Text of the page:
When all is said and done, though, the tournament champion is a team that most people thought had a better-than-average chance of winning from the very beginning. Meaning, it’s not very surprising and has little to do with March Madness.
The key for you, amateur handicapper and wannabe winner of your NCAA tourney office pool, is to navigate these dangerous waters early on, picking up as many points as possible. This is all a long way off, you say, pointing out that you still have a month or so to watch as much college basketball as possible so you can choose your teams wisely. Here’s some advice: Don’t. It will only distract you. Winning your pool will still take a bit of due diligence on your part — checking for injuries to star players and so on — but all you really need to do is follow a few simple rules and trust your gut.
— Zac Crain
-Don’t sweat the play-in game. Not long ago, the NCAA decided, for whatever reason, to expand the field to 65 teams, with two of those squads facing off before the tournament officially begins. Flip a coin. It just doesn’t matter.
-Don’t sweat the games pitting the No. 8 seeds against the No. 9 seeds. Again, this is generally a coin flip.
-Don’t be sucked in by your alma mater. They will only disappoint you. Unless, of course, you happen to have gone to Duke or North Carolina. In that case, you’ll probably be okay.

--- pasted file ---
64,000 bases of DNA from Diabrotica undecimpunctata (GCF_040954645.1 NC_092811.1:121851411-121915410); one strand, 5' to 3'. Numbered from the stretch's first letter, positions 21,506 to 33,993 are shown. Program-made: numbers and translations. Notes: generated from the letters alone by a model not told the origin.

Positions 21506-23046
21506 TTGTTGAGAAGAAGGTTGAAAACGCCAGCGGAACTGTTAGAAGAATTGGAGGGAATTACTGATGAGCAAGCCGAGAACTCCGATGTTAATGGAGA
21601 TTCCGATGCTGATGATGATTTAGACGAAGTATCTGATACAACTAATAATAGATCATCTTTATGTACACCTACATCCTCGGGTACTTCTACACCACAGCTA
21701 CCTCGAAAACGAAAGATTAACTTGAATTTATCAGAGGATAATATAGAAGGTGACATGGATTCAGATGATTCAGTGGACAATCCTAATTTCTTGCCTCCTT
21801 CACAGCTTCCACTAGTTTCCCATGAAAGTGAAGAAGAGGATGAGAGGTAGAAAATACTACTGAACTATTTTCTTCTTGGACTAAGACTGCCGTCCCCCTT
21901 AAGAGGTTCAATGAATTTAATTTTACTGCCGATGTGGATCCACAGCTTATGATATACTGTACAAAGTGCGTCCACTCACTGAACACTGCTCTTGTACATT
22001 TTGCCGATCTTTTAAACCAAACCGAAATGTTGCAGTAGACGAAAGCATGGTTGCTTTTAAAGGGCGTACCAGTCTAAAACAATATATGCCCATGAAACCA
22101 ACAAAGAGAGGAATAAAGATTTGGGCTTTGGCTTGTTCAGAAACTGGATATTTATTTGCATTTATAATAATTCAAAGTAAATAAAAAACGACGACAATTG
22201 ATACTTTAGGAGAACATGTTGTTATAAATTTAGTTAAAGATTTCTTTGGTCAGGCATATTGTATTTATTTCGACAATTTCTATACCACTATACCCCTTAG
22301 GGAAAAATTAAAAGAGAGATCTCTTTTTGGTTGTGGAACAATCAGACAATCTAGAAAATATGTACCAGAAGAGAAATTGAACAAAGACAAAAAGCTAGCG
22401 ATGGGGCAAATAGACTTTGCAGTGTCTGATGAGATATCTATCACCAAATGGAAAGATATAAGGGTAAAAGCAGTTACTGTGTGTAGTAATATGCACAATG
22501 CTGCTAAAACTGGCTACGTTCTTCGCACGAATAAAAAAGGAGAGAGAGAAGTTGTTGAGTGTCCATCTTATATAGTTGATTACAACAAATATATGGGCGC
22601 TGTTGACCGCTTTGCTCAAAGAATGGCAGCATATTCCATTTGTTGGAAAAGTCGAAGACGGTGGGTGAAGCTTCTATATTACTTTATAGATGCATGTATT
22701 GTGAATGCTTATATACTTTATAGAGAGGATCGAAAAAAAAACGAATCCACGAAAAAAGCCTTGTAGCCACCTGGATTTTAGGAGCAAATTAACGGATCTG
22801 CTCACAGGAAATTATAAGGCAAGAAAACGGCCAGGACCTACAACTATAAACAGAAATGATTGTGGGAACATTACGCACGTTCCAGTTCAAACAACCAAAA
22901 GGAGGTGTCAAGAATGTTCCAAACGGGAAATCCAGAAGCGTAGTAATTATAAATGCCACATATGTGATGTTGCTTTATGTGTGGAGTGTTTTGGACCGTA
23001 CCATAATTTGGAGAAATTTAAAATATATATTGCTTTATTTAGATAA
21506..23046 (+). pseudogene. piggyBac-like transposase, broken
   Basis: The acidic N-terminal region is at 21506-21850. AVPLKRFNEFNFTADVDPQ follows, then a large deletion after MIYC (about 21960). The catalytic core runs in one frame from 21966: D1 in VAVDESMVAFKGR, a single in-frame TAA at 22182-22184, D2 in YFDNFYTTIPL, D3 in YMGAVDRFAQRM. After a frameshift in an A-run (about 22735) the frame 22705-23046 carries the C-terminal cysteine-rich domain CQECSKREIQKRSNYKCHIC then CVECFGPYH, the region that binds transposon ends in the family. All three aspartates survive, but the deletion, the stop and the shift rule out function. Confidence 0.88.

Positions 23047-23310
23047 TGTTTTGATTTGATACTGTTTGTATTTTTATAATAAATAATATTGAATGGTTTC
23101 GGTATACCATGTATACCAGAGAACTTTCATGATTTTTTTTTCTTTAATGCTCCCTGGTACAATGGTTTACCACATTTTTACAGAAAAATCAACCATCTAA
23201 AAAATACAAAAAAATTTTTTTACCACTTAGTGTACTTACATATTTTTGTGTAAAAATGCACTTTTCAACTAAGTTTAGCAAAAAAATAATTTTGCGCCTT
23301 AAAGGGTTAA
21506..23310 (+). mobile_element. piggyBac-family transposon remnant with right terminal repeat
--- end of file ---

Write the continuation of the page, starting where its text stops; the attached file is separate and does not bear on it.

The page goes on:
-Speaking of, don’t necessarily pick Duke to win it all. They’ve had, like, one bad season in almost three decades, and almost always make it into the Final Four. But don’t count on them winning once they get there.
-Fear the underdog that everyone loves so much that they cease to be an underdog. Two years ago, I fell in love with the Gonzaga Bulldogs and picked them to go far in the tournament. I may have even penciled them in as a Final Four team. They lost in the second round.
-No. 3 vs. No. 14 is another spot where upsets happen. Be mindful of this. If any of the aforementioned teams are involved, proceed with caution.
- Always pick a No. 12 seed to upset a No. 5 seed. Always. This happens almost every year. It’s a statistical quirk that has ceased to be anomalous because it is so consistent. How to decide which No. 5 will go down? If Florida, Kansas, Indiana, or Syracuse is involved, simply pick one of them. Yes, they’ve all either won a national championship or come very close. But they’ve also all been toppled in the first round by inferior teams.
-Do not, under any circumstances, pick all four No. 1 seeds to make the Final Four. This never happens. Don’t be stupid. It’s like using 1-2-3-4 as your computer password.